Mae has shown that she has the capacity to carry out her daily responsibilities. Her responsibilities fuel her drive and performance to keep going in spite of her tiredness, depression, arthritis, and hypertension. If she did not have a family that was relying on her to provide for them, it is possible that she may be able to rest more and have more energy to take care of herself, or it is equally possible that she may lay in bed day after day which would cause arthritis, hypertension and depression symptoms to get worse instead of better.
At this point, her family and work responsibilities contribute to her performance. We do not know if she would have the drive to continue to press on without her current responsibilities. We also lack the wisdom to fully understand all of her biopsychosocial traits and personal drive to know how long she can maintain her current functional performance. Although she maintains functionality in everyday activities, the depression suggests that she suffers from a decreased mental function.
Mae may define disease and illness as something that interferes with her ability to carry out her other tasks or an additional responsibility added to her daily responsibilities. Because she is functioning with these diseases, Mia already faces expectations from her friends, family, and employer and now she has expectations put upon her by her medical providers, in addition to her own expectations for herself. As Donna Falvo, Ph.D., RN points out, “What may appear to be a relatively minor disruption of function may actually have major consequences for the life of the individual affected.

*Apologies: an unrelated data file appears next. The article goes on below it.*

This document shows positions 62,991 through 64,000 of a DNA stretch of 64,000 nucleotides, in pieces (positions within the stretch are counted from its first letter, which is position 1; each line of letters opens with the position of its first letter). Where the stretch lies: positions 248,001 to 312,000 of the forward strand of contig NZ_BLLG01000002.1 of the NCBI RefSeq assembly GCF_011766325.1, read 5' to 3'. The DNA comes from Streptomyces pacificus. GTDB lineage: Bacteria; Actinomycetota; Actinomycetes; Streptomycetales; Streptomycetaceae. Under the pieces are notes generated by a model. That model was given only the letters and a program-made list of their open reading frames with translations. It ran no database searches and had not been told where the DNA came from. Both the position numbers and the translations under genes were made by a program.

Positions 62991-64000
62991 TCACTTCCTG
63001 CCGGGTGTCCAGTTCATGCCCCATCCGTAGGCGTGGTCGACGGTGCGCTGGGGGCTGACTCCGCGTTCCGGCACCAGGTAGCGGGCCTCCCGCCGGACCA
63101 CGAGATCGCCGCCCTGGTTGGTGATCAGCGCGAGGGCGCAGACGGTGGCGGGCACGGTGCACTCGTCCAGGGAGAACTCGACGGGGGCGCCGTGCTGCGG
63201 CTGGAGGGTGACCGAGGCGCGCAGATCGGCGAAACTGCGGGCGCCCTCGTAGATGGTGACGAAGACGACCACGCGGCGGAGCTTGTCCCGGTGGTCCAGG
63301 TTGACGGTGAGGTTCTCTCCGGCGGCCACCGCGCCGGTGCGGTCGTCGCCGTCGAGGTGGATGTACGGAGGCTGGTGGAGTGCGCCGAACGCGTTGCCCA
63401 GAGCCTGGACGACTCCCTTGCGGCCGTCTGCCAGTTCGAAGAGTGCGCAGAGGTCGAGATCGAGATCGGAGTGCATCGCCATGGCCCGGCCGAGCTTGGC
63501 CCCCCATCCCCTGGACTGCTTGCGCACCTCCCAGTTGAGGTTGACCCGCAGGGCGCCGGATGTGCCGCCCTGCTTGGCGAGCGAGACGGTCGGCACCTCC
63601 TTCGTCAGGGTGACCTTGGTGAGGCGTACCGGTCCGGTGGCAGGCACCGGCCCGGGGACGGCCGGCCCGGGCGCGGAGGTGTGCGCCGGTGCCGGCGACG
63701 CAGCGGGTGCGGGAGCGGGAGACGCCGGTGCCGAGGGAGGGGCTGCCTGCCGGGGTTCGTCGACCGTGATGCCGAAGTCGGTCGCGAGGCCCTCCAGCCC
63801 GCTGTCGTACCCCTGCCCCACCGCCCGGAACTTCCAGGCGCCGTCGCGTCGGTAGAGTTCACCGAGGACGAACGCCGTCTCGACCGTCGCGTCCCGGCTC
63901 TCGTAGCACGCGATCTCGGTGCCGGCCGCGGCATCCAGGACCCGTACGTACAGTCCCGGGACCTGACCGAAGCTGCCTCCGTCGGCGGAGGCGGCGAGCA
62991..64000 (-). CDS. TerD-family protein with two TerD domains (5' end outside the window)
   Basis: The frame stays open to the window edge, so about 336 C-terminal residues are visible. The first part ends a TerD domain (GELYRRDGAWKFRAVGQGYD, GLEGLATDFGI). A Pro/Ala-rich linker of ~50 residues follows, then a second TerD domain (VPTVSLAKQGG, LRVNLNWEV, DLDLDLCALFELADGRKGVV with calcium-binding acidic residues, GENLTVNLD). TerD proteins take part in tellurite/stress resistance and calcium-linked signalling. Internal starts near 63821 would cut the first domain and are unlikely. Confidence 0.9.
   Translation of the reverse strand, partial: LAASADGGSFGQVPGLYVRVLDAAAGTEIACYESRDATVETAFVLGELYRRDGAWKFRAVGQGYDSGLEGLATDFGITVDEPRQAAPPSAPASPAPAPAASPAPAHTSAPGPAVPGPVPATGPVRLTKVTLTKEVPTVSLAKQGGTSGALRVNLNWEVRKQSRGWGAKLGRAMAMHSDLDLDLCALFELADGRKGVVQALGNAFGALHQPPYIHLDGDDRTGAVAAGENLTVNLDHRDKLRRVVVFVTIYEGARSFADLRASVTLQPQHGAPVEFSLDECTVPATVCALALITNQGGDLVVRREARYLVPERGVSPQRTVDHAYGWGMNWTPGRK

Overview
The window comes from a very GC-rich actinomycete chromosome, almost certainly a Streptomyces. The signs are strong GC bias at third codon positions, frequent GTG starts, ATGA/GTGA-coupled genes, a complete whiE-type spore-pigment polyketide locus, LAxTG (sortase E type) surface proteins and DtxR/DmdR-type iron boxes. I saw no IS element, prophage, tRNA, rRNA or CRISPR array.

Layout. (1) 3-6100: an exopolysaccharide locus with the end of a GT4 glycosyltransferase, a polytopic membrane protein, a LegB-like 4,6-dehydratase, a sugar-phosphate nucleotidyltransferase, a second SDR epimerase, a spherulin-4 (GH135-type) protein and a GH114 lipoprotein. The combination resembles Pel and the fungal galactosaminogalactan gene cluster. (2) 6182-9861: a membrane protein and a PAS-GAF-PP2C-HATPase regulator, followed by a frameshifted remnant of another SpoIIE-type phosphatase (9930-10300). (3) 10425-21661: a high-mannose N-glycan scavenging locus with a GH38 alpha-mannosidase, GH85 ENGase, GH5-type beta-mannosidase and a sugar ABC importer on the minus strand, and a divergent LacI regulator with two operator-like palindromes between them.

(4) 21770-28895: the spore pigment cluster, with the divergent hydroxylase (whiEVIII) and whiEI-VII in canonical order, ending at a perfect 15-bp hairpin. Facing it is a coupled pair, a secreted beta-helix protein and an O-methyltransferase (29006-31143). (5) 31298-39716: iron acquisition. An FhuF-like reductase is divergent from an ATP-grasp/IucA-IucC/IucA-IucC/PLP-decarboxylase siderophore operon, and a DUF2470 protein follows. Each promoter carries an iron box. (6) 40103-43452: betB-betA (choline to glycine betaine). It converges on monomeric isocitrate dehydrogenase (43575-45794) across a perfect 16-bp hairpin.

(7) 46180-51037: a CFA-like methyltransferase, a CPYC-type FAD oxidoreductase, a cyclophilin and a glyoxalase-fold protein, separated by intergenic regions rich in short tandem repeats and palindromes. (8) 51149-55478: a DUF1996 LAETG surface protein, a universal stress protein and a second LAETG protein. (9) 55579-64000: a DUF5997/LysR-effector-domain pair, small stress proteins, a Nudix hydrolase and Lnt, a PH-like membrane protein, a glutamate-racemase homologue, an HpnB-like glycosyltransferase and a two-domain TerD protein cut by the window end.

”. (5) There may be times that her perception of the doctors’ prescribed treatment is contrary to what she feels is acceptable, which adds stress to her mental functionality. Mae may also label disease and illness as time intensive and a financial burden and drain on her finances.
Because each medical provider is focusing on a single diagnosis and has their own course of treatment, side effects of medications or other symptoms, such as sleep deprivation or poor appetite, may be overlooked and contributing to the disease process.
Falvo, D. (2014). Conceptualizing functioning health and disability. In Medical and Psychological Aspects of Chronic Illness and Disability (pp.1-8). Burlington: Jones & Bartlett Learning. Retrieved from, Falvo_Ch01_HSC331.pdf